The water dispersible epoxy phosphates which are used herein are described in our said prior application. These epoxy-phosphates are ester polymers which are oxirane-function-free, salt reaction products of (1) a monoester reaction product containing residual epoxy functionality, of (a) a resinous polyepoxide having at least about 1.4 oxirane groups per molecule and (b) less than 0.9 mol or orthophosphoric acid for each oxirane equivalent in the polyepoxide, with (2) at least 1 mol of a volatile amine per equivalent of oxirane functionality in the monoester. In preferred practice, from 0.1 to 0.7, most preferably 0.2 to 0.5, mole of orthophosphoric acid is used for each oxirane equivalent in the polyepoxide, and at least 2 mols of amine are used per mol of available oxirane functionality in the monoester.
It is essential to employ the specified large proportion of amine to destroy the unreacted oxirane functionality. If any significant proportion of oxirane functionality is left unreacted, this functionality creates a lack of stability in the highly reactive thermosetting aqueous compositions under consideration. This causes the oxirane-containing epoxy phosphate to destabilize the entire system. As a result of this instability, the aqueous compositions change viscosity and curing characteristics with time, and thus become unpredictable in performance. Also, seeds tend to form in the aqueous dispersion and this can cause settling. These difficulties prevent industrial use, especially in electrocoating systems where long term bath stability is essential to a practical operating system.
Water miscible organic solvents are well known to assist in the dispersibility of carboxy-functional copolymers, and they are also useful in providing superior epoxy phosphate compositions, the preferred solvent in this respect being 2-butoxy ethanol. Appropriate solvents are shown in the examples.
All proportions herein and in the accompanying claims are by weight, unless otherwise specified.
While any organic polyepoxide may be used to provide the epoxy phosphates used herein, it is preferred to employ diepoxides having a 1,2-epoxy equivalency not in excess of about 2.0. Diglycidyl ethers of a bisphenol are particularly preferred, especially those having a 1,2-epoxy equivalency of 1.5-2.0 and an average molecular weight (determined by calculation) in the range of 350 to 8000, preferably 2000 to 5000.
The term "a bisphenol" is known to describe compounds of the formula: ##STR1## in which X is a straight chain or branched chain divalent aliphatic radical of from 1 to 3 carbon atoms, or >SO2, >SO, or --O--.
The preferred bisphenol is bisphenol A in which X is 2,2 propylidene and the two OH groups are in the para position. Other bisphenols are illustrated by 4,4'-thiodiphenol and 4,4'-sulfonyl diphenol.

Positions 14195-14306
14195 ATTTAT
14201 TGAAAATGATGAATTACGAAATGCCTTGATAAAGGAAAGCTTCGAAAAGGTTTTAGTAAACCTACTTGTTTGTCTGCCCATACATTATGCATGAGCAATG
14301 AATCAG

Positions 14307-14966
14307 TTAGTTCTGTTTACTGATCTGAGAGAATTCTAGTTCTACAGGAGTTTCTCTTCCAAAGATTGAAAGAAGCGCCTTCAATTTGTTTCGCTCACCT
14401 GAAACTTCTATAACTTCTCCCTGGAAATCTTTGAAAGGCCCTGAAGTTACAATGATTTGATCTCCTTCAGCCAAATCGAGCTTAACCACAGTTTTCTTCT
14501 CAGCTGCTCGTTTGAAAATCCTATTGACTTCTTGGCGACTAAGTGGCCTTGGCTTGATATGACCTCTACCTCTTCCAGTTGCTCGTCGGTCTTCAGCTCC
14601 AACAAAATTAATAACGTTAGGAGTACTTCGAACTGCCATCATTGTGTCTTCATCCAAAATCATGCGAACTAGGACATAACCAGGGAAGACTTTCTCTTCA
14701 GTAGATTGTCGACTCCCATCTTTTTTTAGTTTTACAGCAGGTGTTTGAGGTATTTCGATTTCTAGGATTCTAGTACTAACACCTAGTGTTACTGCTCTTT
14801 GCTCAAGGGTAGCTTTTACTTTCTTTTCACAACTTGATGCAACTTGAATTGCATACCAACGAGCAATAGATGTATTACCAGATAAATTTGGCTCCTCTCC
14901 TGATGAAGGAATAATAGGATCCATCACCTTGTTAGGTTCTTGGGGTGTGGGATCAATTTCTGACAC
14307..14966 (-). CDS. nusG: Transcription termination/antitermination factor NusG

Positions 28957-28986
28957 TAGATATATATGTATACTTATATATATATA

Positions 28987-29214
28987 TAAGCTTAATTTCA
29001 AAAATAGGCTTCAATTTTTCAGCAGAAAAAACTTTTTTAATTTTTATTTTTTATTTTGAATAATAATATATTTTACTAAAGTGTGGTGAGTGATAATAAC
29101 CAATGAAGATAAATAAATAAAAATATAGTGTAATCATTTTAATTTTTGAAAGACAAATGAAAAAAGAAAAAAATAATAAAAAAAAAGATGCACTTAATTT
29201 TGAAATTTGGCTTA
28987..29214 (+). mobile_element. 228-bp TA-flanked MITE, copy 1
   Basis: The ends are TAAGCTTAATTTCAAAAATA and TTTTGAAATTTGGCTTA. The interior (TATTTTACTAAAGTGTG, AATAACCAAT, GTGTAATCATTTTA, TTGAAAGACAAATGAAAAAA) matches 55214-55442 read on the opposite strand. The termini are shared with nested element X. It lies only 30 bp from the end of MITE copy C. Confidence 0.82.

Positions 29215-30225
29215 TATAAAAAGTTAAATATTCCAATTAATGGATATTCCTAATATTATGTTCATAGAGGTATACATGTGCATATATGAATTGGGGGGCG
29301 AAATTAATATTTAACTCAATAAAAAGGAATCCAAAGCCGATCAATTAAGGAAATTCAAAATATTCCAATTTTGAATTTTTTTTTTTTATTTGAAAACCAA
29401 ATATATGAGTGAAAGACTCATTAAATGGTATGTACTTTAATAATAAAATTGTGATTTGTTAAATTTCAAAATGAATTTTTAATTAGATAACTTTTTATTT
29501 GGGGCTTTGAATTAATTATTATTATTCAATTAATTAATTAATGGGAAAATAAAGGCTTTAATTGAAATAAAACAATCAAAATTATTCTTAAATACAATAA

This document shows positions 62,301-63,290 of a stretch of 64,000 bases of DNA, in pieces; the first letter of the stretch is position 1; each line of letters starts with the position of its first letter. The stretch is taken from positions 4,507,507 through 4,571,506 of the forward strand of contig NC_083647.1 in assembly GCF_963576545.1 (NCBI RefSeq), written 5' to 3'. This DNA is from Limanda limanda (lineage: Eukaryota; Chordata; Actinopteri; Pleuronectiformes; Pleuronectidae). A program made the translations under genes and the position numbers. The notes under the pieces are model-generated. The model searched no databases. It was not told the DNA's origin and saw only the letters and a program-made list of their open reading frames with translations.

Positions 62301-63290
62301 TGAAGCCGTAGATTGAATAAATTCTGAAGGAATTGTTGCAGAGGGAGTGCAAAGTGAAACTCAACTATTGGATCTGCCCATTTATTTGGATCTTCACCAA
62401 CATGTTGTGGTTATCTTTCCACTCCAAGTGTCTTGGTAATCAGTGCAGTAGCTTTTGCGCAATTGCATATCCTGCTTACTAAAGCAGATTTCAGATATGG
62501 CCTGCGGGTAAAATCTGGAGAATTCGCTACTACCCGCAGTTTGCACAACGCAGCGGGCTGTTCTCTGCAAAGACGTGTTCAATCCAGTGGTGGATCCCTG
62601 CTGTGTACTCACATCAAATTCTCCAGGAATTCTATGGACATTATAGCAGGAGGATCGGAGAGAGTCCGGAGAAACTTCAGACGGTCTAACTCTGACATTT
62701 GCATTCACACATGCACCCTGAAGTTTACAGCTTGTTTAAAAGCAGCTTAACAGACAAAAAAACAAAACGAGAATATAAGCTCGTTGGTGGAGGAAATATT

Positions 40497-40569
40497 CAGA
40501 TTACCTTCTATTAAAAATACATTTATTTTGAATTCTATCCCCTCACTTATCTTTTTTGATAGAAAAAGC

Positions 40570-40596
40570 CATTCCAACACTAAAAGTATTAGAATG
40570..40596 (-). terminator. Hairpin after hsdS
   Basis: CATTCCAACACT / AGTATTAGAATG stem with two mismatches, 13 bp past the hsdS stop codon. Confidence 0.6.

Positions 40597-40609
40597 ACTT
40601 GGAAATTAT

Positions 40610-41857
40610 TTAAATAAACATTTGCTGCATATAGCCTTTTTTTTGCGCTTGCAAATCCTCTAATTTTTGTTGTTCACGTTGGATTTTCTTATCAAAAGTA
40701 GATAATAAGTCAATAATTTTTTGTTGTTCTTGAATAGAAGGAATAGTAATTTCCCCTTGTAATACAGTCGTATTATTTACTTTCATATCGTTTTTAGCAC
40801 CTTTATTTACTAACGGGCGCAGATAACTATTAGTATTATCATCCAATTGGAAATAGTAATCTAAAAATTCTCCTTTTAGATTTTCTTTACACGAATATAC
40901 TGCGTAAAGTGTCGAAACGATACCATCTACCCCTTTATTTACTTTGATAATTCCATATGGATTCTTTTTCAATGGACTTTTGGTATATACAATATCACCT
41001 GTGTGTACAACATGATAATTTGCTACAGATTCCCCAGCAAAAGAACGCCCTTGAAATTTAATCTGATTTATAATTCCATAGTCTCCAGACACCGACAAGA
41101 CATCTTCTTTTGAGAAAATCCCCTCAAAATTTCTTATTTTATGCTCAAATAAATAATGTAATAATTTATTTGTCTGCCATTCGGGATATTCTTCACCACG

The invention will be illustrated using a preferred diglycidyl ether of bisphenol A having an average molecular weight of about 4500.
It is not necessary that all of the stoichiometric deficiency of acid be orthosphosphoric acid so long as at least 0.1 mole of orthophosphoric acid is used for each oxirane equivalent in the polyepoxide. Carboxylic acids, such as acetic acid or dimethylol propionic acid, can be used in place of a portion of the orthorphosphoric acid. At least 10%, preferably 30% to 80%, of the initial oxirane groups should be preserved for subsequent reaction with amine.
The volatile amines which are used herein for salt formation are well known for this purpose. Dimethyl ethanol amine is preferred and will be used herein as illustrative, but many other amines are also useful. Thus, other amine, such as triethyl amine, and mono-, di-, or triethanol amines are all useful. Ammonia is commonly considered a volatile amine for the purpose at hand, but it is less preferred because its use produces lower solids content and requires a greater proportion of water miscible organic solvent. The same amines are used for salt formation with the carboxy groups in the copolymer to enable dispersion of the copolymer in water.
The amine must be volatile since it is desired to remove as much of the amine as possible from the applied coatings by baking the same to provoke the desired cure.
The need for water miscible organic solvents has previously been discussed. It is here pointed out that the final water dispersions will contain both organic solvent and water in a weight ratio of 5:95 to 50:50, preferably from 20:80 to 35:65.
To consider the total resin solids content of the aqueous dispersions of this invention, it has previously been pointed out that the epoxy phosphate is to constitute from 2% to 35% of the solids, the copolymer is to constitute from 25% to 85% of the solids, and the curing agent is to constitute from 5% to 40% of the solids. Other resin solids may be present in small amount, the only notable exception to this being the optional presence of a polyol which may be present to provide a portion of the hydroxy functionality, especially when the proportion of copolymer in the mixture is less than about 40%. This polyol must have a molecular weight of at least about 300 to minimize its volatility, and it may be either a polether or a polyester.